It is strange to be living in a country that may be on the edge of another revolution. It is hard to measure the rage of the population. In fact, it is impossible. My more conservative friends would pooh-pooh the idea; and I think they would be right. They would say, cynically, that it won’t happen this time either; that the leaders will behave as before, the culture of corruption will continue, impunity will reign as it always has; and the media, two giant corporations tied closely to the interests of the ruling group—will continue saying whatever it takes to make our eyes glaze over with confusion and boredom. The focus on the 43 disappeared students in Guerrero has already weakened on Facebook. Soon, everyone will agree that it is old news, and that talking about it is simply a form of chronic whining.
But that still leaves plenty of dissenters—young Mexicans—who will continue to speak out. I do not know what course their rejection of the state’s behavior—the lack of the rule of law—will take. This time, the context seems to have changed. The disappearance of the 43 has pulled the curtain aside and the nation saw their government trapped by the circumstances. The government lost either way, whether the 43 remained disappeared or whether their bodies were found. By tone or gestures, the leaders, many said, showed they did not really care, their deeds and words rang empty, investigations began late and appeared to look only for the missing but not for those responsible except at the lowest levels. For the government, it appeared to be a George Bush reading My Pet Goat to the kindergarten moment. The whole world saw this; and now there is support and a more broad understanding internationally of what is at play. But will that spur change; will it protect student demonstrators during the next demonstrations?
I have read about people hinting at taking up arms, but that would be a disaster, just as the Mexican Revolution was a prolonged disaster for so many. There is enough violence already. Instead, the leadership at the top must change its way of thinking. They would have to develop a sense of social responsibility. But it is hard to see how that can happen. There seems to some sort of missing gene—like the kind of gene that keeps the U.S. Congress from acting on global warming or from ridding itself of a deep, destructive racism and love of war. The best that can be hoped for is that the ruling groups have learned something about the depth of the despair, disappointment and outrage among Mexico’s citizens. For things to change, they would have to examine their own roles in maintaining the structure that moves riches and privileges and authority into their hands and away from the vast majority of citizens who battle hunger, lack of a good education, jobs that pay a living wage, the lack of transparency and accountability in their government and a rampant lack of the kind of security that can guarantee life, limb and the pursuit of happiness.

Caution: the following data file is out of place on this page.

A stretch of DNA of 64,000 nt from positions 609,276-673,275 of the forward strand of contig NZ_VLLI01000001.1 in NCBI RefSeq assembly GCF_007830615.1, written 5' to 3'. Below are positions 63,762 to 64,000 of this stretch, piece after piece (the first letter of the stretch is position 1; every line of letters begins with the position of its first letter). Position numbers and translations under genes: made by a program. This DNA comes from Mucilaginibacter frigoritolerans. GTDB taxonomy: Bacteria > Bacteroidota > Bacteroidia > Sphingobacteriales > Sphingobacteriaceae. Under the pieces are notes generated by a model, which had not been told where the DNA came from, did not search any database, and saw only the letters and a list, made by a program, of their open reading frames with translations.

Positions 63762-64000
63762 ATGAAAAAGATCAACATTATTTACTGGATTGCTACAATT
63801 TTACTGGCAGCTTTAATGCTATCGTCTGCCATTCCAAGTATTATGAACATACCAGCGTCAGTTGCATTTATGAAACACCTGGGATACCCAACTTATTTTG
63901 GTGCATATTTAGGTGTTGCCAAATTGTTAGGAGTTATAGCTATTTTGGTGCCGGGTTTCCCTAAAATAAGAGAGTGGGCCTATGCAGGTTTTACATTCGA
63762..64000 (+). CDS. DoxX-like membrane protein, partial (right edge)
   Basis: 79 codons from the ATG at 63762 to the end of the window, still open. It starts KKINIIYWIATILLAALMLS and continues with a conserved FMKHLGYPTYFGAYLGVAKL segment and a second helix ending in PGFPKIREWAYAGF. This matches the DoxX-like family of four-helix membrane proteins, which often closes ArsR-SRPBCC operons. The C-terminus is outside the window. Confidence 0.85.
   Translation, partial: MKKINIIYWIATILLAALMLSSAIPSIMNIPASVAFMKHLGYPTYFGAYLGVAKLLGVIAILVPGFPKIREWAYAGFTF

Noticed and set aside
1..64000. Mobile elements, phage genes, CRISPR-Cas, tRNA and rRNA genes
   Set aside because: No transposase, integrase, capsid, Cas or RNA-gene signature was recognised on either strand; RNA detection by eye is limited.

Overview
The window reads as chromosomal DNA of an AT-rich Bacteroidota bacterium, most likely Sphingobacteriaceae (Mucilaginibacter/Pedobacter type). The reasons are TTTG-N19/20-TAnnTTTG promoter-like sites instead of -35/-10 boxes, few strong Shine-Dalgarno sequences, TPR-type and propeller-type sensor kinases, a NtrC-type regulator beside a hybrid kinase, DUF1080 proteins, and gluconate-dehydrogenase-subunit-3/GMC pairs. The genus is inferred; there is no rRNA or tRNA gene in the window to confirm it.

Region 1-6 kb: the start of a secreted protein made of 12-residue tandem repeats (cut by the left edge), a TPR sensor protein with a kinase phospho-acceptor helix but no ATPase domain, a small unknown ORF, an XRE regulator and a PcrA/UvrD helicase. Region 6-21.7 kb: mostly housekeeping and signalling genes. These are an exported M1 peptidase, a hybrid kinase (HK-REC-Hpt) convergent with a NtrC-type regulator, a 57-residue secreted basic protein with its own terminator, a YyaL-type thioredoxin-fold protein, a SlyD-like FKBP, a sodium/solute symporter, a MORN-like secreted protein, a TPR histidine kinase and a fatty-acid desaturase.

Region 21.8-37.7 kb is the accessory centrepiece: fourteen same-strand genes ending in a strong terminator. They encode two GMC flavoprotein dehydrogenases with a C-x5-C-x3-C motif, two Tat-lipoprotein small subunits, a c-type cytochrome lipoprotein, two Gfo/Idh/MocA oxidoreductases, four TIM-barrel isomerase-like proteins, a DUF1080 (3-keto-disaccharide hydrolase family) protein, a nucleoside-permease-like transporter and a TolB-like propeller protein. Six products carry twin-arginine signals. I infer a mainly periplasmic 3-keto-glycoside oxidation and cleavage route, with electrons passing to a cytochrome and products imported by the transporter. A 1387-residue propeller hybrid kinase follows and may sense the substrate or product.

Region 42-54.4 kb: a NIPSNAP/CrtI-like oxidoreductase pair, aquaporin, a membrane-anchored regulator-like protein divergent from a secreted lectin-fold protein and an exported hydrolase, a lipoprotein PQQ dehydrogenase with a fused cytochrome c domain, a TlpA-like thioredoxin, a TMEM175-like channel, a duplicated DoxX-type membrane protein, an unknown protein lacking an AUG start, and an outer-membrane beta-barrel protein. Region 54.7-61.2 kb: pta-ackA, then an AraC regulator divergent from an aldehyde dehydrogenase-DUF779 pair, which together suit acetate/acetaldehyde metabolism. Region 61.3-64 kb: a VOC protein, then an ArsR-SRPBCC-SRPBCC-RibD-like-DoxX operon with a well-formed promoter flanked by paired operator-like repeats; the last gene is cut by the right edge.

A final question is why there isn’t another way to change the ruling order. There are plenty of studies that show that, sufficiently conditioned by fear and manipulation, people stop resisting, stop speaking out. Plus, is there perhaps some earlier conditioning from as much as a hundred years ago, when people were taught to learn to obey?
Here is one opinion on the subject—my translation—from Friedrich Katz’s book La Servidumbre agraria en México en la época porfiriana, 1980, 2013, Agrarian Servitude in the Era of Porfirio Díaz. These are the words of Manuel F. de la Hoz, at The Second Congress of Tulancingo in 1905, in Mexico—a gathering of hacienda owners, high Catholic dignitaries, and functionaries of the government, where Hoz was arguing that reforms were needed to prevent revolution.
“It must be understood that, if respect for authority is the key to conserving harmony and order among all human groups, then a attitude of subordination must be fomented in the worker toward his immediate superiors, i.e. those who represent (and act for) the patrón (hacienda owner) himself.
“One must note that often the superiors—majordomos, field assistants, apprentices, gang captains—being filled with a sense of their own superiority—often apply the rod (whip) of their command with a heavy hand against the unhappy farm worker. To correct these abuses the hacienda owner should approach, not only because that is required by the laws of justice but also because all power that is exercised tyrannically engenders rebellion and a predisposition toward hate and revenge. In contrast, once he (the hacienda owner) commands from the height of his mission, and once he (the farm worker) who obeys does so from the nobility of his sacrifice, order will resume its rule and there will be no disturbances that turn everything on its head.
“The doctrine imbued in the farm worker since childhood will teach him to support with resignation and happiness the hard law of his humble condition; will inform him of the importance of his obligations and those of his fellows; will teach him to recognize the authority that governs him and to respect, without whispers and rebelliousness, the difference between the classes which God has permitted for the splendor of His glory; (the doctrine) will make his (the worker’s) burden lighter and smooth his supporting obedience.”